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It is never too early to get started on planning ahead for the future, and considering planning for Inheritance Tax (IHT). Having a plan in place will not only ensure your affairs are structured in the most tax efficient manner, but also allow you to optimise and consider your estate position and possible investment options
How can I help prepare for IHT and make sure my will is up to date?
The cornerstone of any effective IHT planning is your Will. It is important that your current Will is up to date and in line with your future wishes.
A review of your Will can help to ensure that all details are correct and there are no misstatements which may lead to parts of your estate not being administered as you intended. Failure to do so can also have an adverse effect on your inheritance tax position and the amounts chargeable to inheritance tax.
If you do not have a Will in place, we would advise taking the time to create one and therefore minimising the risk that the State will determine how the assets are distributed on death under the intestacy rules (a form of heirship).
What should I be considering when thinking about my IHT?
It is never too early to get started on planning ahead for the future. Having a plan in place will not only ensure your affairs are structured in the most tax efficient manner, but also allow you to optimise and consider your estate position and possible investment options.
Gifts of up to £3,000 per year can be made on an IHT free basis. The limit increases to £6,000 if the previous year’s annual exemption was not used. A married couple can therefore make IHT exempt gifts totalling £12,000 per tax year. This simple technique could save a possible IHT bill of £4,800 in the event of your untimely death. You should also consider using other annual gifts such as gifts in consideration of marriage or £250 small gifts.
There is an exemption for making regular gifts out of income of any size where certain conditions are met. This exemption means that sizable gifts can potentially be made but in a way that the gifted amounts instantly fall outside of your taxable estate upon death (rather than waiting for a seven-year period).
This is a valuable IHT relief which may apply to exempt or partially exempt business property on death. BR is an important part of succession planning but, due to the complexity of the BR rules, the relief may not be due even though you expect to meet the conditions.
It is important to regularly review your BR position to ensure that it continues to apply and that your business activities do not jeopardise your BR position.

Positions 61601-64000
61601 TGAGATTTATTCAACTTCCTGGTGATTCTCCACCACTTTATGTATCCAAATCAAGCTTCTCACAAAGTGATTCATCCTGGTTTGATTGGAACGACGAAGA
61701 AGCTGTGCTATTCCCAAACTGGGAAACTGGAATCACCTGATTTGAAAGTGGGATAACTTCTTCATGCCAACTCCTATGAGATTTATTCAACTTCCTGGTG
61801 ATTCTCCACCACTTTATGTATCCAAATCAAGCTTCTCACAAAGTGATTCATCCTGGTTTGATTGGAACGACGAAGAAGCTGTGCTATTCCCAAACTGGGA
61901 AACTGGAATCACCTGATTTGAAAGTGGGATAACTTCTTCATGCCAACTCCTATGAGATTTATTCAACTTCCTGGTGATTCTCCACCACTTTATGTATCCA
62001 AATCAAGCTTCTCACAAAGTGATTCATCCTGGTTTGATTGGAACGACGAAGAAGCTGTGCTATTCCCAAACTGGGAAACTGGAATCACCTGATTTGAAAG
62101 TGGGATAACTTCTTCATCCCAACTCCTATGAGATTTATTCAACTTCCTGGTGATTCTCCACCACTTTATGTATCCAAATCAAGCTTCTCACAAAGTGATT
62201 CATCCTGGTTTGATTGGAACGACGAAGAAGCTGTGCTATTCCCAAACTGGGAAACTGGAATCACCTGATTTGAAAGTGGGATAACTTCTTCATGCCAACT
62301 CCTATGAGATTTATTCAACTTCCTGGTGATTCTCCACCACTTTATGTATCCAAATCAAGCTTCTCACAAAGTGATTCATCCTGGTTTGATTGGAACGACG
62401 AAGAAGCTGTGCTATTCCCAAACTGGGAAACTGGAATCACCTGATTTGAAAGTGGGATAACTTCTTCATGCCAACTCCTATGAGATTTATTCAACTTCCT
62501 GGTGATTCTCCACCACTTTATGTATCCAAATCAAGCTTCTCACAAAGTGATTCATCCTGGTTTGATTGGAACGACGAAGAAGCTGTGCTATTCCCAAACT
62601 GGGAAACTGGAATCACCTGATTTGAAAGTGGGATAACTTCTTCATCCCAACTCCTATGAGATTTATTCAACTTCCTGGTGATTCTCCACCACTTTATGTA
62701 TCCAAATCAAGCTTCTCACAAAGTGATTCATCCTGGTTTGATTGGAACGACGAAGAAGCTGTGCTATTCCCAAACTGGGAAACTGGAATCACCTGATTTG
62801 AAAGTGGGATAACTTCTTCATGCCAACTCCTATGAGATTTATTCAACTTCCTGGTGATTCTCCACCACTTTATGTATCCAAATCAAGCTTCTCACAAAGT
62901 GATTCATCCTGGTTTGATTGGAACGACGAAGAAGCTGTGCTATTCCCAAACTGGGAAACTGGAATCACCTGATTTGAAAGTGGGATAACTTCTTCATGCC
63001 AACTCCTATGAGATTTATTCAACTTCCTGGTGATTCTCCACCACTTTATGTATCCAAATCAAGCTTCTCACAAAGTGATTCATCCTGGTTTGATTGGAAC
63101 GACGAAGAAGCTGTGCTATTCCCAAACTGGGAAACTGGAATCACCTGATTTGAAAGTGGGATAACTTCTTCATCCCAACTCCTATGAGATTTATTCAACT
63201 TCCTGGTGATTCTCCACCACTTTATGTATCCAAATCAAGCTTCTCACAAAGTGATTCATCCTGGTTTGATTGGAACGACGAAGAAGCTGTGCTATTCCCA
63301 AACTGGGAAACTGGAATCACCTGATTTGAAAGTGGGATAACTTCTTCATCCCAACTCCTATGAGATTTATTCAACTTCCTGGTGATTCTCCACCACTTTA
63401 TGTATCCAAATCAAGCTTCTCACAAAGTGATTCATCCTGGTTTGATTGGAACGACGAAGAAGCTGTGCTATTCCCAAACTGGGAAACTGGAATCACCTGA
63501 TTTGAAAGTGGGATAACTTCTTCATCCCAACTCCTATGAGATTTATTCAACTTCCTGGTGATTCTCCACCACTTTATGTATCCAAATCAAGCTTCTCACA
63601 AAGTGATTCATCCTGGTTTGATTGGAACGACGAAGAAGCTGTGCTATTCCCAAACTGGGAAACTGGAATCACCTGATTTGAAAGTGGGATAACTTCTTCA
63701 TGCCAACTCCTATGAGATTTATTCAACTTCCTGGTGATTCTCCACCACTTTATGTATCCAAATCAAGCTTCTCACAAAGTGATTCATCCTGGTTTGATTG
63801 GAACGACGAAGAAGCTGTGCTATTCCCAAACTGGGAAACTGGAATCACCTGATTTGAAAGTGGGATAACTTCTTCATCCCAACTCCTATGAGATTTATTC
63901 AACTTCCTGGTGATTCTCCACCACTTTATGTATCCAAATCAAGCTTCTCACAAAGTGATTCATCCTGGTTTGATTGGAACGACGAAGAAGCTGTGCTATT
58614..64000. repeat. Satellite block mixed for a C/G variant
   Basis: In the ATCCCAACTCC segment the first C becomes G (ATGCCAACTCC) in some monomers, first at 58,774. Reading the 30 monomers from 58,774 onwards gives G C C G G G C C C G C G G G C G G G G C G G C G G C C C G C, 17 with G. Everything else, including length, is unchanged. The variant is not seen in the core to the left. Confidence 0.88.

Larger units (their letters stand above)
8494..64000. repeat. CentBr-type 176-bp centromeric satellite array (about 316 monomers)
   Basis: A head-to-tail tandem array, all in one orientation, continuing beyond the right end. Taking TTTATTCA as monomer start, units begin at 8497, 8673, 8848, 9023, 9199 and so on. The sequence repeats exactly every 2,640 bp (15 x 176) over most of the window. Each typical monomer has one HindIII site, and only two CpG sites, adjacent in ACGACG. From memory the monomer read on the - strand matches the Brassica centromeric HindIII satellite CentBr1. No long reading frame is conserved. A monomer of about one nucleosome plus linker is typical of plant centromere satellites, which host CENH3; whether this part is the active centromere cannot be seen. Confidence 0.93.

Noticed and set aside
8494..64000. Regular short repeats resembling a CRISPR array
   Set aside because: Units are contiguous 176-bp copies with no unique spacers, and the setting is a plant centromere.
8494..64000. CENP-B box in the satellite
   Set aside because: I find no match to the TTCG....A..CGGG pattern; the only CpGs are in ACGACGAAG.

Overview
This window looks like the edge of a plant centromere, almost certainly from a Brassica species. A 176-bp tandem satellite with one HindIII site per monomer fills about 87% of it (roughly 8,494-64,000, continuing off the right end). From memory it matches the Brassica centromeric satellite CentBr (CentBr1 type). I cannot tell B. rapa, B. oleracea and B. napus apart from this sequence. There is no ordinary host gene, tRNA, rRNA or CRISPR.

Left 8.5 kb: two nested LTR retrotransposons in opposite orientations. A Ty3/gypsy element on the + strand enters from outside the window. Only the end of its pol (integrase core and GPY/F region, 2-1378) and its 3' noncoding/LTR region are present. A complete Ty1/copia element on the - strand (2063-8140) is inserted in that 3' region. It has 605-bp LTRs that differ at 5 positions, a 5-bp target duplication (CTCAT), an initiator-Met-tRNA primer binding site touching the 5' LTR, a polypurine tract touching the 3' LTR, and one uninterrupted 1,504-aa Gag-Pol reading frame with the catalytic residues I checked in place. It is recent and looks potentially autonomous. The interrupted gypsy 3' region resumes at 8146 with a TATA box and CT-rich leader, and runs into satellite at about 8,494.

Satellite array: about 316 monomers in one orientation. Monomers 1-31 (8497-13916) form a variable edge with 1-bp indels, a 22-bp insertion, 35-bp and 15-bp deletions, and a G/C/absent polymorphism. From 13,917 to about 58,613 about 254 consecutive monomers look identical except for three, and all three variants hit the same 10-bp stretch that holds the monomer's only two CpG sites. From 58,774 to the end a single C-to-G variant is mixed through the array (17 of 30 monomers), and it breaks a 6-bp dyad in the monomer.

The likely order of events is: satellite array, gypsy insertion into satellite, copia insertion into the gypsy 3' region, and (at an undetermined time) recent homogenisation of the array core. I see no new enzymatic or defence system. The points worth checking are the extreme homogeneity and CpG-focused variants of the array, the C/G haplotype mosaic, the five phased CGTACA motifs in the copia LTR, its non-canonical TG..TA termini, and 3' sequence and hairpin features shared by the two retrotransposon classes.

Key changes to the taxation of pension death benefits were introduced in 2015. These changes can allow an individual to pass on their pension pot from generation to generation in a tax efficient manner.
Since then, if death occurs before the age of 75, the pension fund can be passed on tax-free to a beneficiary. If death occurs after 75, the fund can be drawn by a beneficiary at their own marginal rate of tax. A beneficiary will have the option to receive the death benefits either as a lump sum, drawdown, or an annuity. The definition of a beneficiary is much wider than that of a dependent, allowing considerable freedom in choosing who you want to benefit from your pension fund.
If death benefits are paid as a lump sum, those benefits would form part of a beneficiary’s estate. Therefore, an efficient way to pass on death benefits is to consider ‘dependents drawdown’. This would allow the beneficiary to continue to enjoy the tax advantages associated with investing in a pension, whilst allowing them to draw income as and when required. The fund could then be used as a further legacy for them to pass on to their own beneficiaries.
It is important that death benefit nomination forms are reviewed as individuals who you want to have the option to benefit from dependents drawdown will need to be included on these. In our opinion, pensions should be considered in the context of IHT and alongside any Will planning. It is also important to review whether your pension scheme provides for those flexibilities.
Should I consider a Family Investment Company (FIC)?
A FIC can be used to hold a wide variety of assets including property and stocks & shares. It is a flexible investment vehicle that allows a family to determine how each member can benefit by defining the rights attached to each class of shares. If the company is correctly structured it allows the principal to retain control of the company by way of holding voting rights, however, allows the beneficiaries, usually the settlors children, to hold income and capital growth shares. The effect is to remove the capital growth value of the company from the principal’s estate and pass this onto the beneficiaries, in turn reducing the total IHT that should be payable on death.